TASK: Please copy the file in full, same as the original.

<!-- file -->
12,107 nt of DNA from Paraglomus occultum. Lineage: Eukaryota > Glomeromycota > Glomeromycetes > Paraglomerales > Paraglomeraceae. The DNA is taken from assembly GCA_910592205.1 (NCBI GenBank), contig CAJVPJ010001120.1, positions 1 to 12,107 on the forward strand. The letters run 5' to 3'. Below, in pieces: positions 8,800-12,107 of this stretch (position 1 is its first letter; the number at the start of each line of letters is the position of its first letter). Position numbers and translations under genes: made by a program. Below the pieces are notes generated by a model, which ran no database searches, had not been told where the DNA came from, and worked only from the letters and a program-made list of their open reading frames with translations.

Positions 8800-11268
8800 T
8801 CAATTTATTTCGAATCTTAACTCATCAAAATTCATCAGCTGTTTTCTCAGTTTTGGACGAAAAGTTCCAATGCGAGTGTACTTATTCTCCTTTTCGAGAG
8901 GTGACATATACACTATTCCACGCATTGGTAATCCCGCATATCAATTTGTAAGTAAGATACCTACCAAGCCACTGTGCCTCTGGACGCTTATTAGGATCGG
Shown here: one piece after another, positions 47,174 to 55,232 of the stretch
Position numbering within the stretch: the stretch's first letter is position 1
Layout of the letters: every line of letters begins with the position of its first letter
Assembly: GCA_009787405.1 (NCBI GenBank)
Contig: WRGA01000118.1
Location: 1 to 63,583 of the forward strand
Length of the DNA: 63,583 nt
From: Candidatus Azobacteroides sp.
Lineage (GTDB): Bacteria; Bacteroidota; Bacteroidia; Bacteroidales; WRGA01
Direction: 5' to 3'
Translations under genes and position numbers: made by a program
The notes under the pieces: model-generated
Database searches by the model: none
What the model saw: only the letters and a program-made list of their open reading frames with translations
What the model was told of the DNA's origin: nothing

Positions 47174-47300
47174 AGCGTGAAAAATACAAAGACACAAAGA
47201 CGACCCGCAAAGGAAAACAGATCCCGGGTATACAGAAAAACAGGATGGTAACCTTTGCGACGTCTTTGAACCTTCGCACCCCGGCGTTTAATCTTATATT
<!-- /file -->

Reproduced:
12,107 nt of DNA from Paraglomus occultum. Lineage: Eukaryota > Glomeromycota > Glomeromycetes > Paraglomerales > Paraglomeraceae. The DNA is taken from assembly GCA_910592205.1 (NCBI GenBank), contig CAJVPJ010001120.1, positions 1 to 12,107 on the forward strand. The letters run 5' to 3'. Below, in pieces: positions 8,800-12,107 of this stretch (position 1 is its first letter; the number at the start of each line of letters is the position of its first letter). Position numbers and translations under genes: made by a program. Below the pieces are notes generated by a model, which ran no database searches, had not been told where the DNA came from, and worked only from the letters and a program-made list of their open reading frames with translations.

Positions 8800-11268
8800 T
8801 CAATTTATTTCGAATCTTAACTCATCAAAATTCATCAGCTGTTTTCTCAGTTTTGGACGAAAAGTTCCAATGCGAGTGTACTTATTCTCCTTTTCGAGAG
8901 GTGACATATACACTATTCCACGCATTGGTAATCCCGCATATCAATTTGTAAGTAAGATACCTACCAAGCCACTGTGCCTCTGGACGCTTATTAGGATCGG
Shown here: one piece after another, positions 47,174 to 55,232 of the stretch
Position numbering within the stretch: the stretch's first letter is position 1
Layout of the letters: every line of letters begins with the position of its first letter
Assembly: GCA_009787405.1 (NCBI GenBank)
Contig: WRGA01000118.1
Location: 1 to 63,583 of the forward strand
Length of the DNA: 63,583 nt
From: Candidatus Azobacteroides sp.
Lineage (GTDB): Bacteria; Bacteroidota; Bacteroidia; Bacteroidales; WRGA01
Direction: 5' to 3'
Translations under genes and position numbers: made by a program
The notes under the pieces: model-generated
Database searches by the model: none
What the model saw: only the letters and a program-made list of their open reading frames with translations
What the model was told of the DNA's origin: nothing

Positions 47174-47300
47174 AGCGTGAAAAATACAAAGACACAAAGA
47201 CGACCCGCAAAGGAAAACAGATCCCGGGTATACAGAAAAACAGGATGGTAACCTTTGCGACGTCTTTGAACCTTCGCACCCCGGCGTTTAATCTTATATT